### Video Transcript

For a nonideal transformer with the
same number of turns for its primary coil and its secondary coil, which of the
following represents the relation between the input power 𝑃 sub 𝑤 𝑝 and the
output power 𝑃 sub 𝑤 𝑠? Assume that the two axes are drawn
with the same scale. Is it graph (A), (B), (C), or
(D)?

This question is asking about the
input and output power for the coils of a nonideal transformer. Even if we’ve only ever learned
about ideal transformers, we can still use that knowledge to make some reasonable
conclusions about a nonideal transformer.

To begin, let’s recall that with an
ideal transformer, no energy is lost when transferred from the primary, or input,
coil to the secondary, or output, coil. It’s worth noting that by saying
energy is lost, we mean it gets dissipated, or wasted to the surroundings, so that
it’s no longer useful to the transformer. Since an ideal transformer is
perfectly efficient, we can say that the input power is equal to the output
power.

The thing is, though, an ideal
transformer like this does not exist in real life. So more realistically, for a
nonideal transformer, there is some amount of energy that’s dissipated, typically in
the form of heat. Because of this, the power for the
primary and secondary coils are not equal. Rather, the input power is greater
than the output power. This is strictly true. Even if we were to increase the
power supplied to the primary coil, the power in the secondary coil would also
increase, but it would still always be less than the input power due to the fact
that some energy is lost during the transfer.

Keeping this in mind, let’s look at
the answer options. We need to choose a graph that
always obeys this relationship: 𝑃 in is greater than 𝑃 out. Now, this question uses a different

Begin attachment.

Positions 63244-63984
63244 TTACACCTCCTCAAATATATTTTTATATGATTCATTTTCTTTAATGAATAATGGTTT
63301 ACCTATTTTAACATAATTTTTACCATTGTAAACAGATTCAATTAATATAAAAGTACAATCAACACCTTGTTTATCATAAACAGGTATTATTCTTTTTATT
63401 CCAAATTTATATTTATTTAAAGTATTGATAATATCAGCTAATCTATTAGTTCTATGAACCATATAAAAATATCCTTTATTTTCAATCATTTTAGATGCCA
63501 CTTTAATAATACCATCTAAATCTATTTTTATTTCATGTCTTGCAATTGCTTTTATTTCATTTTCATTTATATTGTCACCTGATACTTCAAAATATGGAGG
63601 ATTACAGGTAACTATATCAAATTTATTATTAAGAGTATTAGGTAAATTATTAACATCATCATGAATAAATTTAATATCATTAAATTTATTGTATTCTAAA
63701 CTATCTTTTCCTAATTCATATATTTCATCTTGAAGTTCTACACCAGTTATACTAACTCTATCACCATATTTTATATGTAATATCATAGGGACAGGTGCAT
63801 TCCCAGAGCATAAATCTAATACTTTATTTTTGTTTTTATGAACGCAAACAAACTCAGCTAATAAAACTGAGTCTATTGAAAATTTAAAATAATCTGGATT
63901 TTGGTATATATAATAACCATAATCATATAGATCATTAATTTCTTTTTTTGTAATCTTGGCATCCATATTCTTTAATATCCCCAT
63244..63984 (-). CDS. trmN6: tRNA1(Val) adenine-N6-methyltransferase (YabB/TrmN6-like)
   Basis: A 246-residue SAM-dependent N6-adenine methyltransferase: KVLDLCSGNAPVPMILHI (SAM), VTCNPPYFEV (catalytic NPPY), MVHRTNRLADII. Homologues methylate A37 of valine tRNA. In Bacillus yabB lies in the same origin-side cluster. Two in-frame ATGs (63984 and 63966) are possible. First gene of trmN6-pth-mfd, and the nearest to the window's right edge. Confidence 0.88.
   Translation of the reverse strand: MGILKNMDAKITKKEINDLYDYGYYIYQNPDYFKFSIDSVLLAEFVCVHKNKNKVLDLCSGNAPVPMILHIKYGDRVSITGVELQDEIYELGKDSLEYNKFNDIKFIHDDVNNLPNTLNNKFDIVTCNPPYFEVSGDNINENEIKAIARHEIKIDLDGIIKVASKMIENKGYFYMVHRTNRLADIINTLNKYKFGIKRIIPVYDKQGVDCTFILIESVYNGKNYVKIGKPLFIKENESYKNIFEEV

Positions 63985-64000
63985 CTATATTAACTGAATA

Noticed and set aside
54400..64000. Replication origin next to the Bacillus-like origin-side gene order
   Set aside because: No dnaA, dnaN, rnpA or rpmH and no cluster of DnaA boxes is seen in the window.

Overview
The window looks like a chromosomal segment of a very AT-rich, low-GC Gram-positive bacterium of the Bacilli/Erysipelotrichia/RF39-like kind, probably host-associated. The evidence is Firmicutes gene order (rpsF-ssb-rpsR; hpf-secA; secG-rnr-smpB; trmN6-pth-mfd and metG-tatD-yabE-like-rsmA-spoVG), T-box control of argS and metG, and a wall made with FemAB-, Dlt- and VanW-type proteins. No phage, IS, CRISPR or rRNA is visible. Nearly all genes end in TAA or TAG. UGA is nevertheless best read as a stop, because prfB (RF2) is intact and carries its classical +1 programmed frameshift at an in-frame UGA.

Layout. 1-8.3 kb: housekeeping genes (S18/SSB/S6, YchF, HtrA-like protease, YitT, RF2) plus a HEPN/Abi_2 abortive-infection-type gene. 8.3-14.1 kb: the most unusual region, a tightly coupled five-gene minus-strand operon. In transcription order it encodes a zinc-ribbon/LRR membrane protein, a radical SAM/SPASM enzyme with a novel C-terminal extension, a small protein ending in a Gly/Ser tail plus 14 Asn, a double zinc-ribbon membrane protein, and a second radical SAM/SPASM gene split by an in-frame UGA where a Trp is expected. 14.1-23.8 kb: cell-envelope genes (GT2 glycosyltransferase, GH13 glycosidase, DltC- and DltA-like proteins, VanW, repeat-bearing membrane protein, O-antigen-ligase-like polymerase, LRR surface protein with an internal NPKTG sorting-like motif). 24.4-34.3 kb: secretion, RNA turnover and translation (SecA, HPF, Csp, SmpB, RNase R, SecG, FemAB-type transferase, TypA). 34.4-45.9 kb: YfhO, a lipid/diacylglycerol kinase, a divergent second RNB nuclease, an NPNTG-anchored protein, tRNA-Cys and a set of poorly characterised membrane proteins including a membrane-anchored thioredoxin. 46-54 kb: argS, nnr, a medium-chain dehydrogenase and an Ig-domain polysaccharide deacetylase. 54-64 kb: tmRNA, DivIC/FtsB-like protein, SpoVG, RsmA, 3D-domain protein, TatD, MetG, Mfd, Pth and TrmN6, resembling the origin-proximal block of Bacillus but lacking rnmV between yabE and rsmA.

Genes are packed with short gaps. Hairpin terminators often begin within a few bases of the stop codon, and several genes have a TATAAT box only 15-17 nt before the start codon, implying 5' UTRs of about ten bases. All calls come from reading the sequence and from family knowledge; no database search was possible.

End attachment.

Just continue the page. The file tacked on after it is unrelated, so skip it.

notation to represent the input and output, or primary and secondary, coils’
power. So to avoid confusion, we can just
make a note that each graph’s horizontal axis represents the input power, and the
vertical axis represents the output power.

Now let’s start by looking at
option (B). We were told that the vertical and
horizontal axes have the same scale. So since this plotted line makes a
45-degree angle with the horizontal axis, it shows the input and output power as
having a one-to-one ratio. Therefore, this graph suggests that
the input and output power are equal, but we know this can’t be true of a nonideal
transformer. We should eliminate option (B).

Next, we can quickly rule out
option (D) because the graph shows the output power decreasing as the input power
increases, which would make for a pretty lousy transformer. Let’s eliminate this option.

Moving on, option (A) shows the
output power as greater than the input power. This isn’t even theoretically
possible, as it would violate the law of conservation of energy. For a nonideal transformer, we know
that the output power must be less than the input power. So we should eliminate this option
as well.

That leaves us with option (C). We know that this must be the
correct graph because it’s the only one that shows the output power as less than the
input power due to the energy dissipated during the transfer. Thus, option (C) is the correct
answer.